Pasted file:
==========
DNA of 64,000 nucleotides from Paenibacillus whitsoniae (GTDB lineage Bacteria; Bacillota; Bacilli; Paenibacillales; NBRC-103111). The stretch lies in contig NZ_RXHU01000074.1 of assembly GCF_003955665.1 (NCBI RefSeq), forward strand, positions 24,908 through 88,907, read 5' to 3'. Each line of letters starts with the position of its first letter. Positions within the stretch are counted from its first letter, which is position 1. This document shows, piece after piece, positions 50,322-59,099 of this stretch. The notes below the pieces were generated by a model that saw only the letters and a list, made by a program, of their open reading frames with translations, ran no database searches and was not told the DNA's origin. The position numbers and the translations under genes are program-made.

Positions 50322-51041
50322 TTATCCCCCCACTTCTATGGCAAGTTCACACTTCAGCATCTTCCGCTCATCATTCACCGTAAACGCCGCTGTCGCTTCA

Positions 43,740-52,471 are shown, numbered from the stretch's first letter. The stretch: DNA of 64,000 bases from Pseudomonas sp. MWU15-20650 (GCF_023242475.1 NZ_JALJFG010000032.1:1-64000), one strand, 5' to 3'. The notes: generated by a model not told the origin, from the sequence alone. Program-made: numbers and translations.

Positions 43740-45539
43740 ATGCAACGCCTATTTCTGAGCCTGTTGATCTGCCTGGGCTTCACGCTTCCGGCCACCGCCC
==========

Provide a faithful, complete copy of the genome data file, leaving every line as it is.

DNA of 64,000 nucleotides from Paenibacillus whitsoniae (GTDB lineage Bacteria; Bacillota; Bacilli; Paenibacillales; NBRC-103111). The stretch lies in contig NZ_RXHU01000074.1 of assembly GCF_003955665.1 (NCBI RefSeq), forward strand, positions 24,908 through 88,907, read 5' to 3'. Each line of letters starts with the position of its first letter. Positions within the stretch are counted from its first letter, which is position 1. This document shows, piece after piece, positions 50,322-59,099 of this stretch. The notes below the pieces were generated by a model that saw only the letters and a list, made by a program, of their open reading frames with translations, ran no database searches and was not told the DNA's origin. The position numbers and the translations under genes are program-made.

Positions 50322-51041
50322 TTATCCCCCCACTTCTATGGCAAGTTCACACTTCAGCATCTTCCGCTCATCATTCACCGTAAACGCCGCTGTCGCTTCA

Positions 43,740-52,471 are shown, numbered from the stretch's first letter. The stretch: DNA of 64,000 bases from Pseudomonas sp. MWU15-20650 (GCF_023242475.1 NZ_JALJFG010000032.1:1-64000), one strand, 5' to 3'. The notes: generated by a model not told the origin, from the sequence alone. Program-made: numbers and translations.

Positions 43740-45539
43740 ATGCAACGCCTATTTCTGAGCCTGTTGATCTGCCTGGGCTTCACGCTTCCGGCCACCGCCC